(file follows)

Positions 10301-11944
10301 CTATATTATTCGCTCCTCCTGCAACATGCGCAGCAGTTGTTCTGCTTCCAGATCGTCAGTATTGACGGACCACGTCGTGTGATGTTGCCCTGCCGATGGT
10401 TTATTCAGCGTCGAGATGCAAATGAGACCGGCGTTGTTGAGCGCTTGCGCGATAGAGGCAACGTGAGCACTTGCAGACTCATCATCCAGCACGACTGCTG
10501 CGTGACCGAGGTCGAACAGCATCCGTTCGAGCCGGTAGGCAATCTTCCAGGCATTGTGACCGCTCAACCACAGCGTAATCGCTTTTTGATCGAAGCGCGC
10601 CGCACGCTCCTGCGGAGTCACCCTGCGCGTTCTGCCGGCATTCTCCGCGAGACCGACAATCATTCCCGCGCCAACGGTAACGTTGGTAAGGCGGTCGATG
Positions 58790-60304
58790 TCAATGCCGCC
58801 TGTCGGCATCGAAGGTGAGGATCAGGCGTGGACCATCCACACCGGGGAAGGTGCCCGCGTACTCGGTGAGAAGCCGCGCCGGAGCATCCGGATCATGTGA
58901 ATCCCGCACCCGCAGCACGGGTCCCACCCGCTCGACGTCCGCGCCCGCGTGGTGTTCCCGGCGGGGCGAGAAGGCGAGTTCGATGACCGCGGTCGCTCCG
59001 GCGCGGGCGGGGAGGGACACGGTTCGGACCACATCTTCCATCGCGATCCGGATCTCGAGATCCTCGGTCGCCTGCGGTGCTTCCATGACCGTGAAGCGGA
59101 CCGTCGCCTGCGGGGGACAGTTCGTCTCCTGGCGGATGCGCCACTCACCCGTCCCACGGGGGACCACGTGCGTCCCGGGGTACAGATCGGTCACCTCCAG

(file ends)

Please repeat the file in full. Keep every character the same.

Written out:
Positions 10301-11944
10301 CTATATTATTCGCTCCTCCTGCAACATGCGCAGCAGTTGTTCTGCTTCCAGATCGTCAGTATTGACGGACCACGTCGTGTGATGTTGCCCTGCCGATGGT
10401 TTATTCAGCGTCGAGATGCAAATGAGACCGGCGTTGTTGAGCGCTTGCGCGATAGAGGCAACGTGAGCACTTGCAGACTCATCATCCAGCACGACTGCTG
10501 CGTGACCGAGGTCGAACAGCATCCGTTCGAGCCGGTAGGCAATCTTCCAGGCATTGTGACCGCTCAACCACAGCGTAATCGCTTTTTGATCGAAGCGCGC
10601 CGCACGCTCCTGCGGAGTCACCCTGCGCGTTCTGCCGGCATTCTCCGCGAGACCGACAATCATTCCCGCGCCAACGGTAACGTTGGTAAGGCGGTCGATG
Positions 58790-60304
58790 TCAATGCCGCC
58801 TGTCGGCATCGAAGGTGAGGATCAGGCGTGGACCATCCACACCGGGGAAGGTGCCCGCGTACTCGGTGAGAAGCCGCGCCGGAGCATCCGGATCATGTGA
58901 ATCCCGCACCCGCAGCACGGGTCCCACCCGCTCGACGTCCGCGCCCGCGTGGTGTTCCCGGCGGGGCGAGAAGGCGAGTTCGATGACCGCGGTCGCTCCG
59001 GCGCGGGCGGGGAGGGACACGGTTCGGACCACATCTTCCATCGCGATCCGGATCTCGAGATCCTCGGTCGCCTGCGGTGCTTCCATGACCGTGAAGCGGA
59101 CCGTCGCCTGCGGGGGACAGTTCGTCTCCTGGCGGATGCGCCACTCACCCGTCCCACGGGGGACCACGTGCGTCCCGGGGTACAGATCGGTCACCTCCAG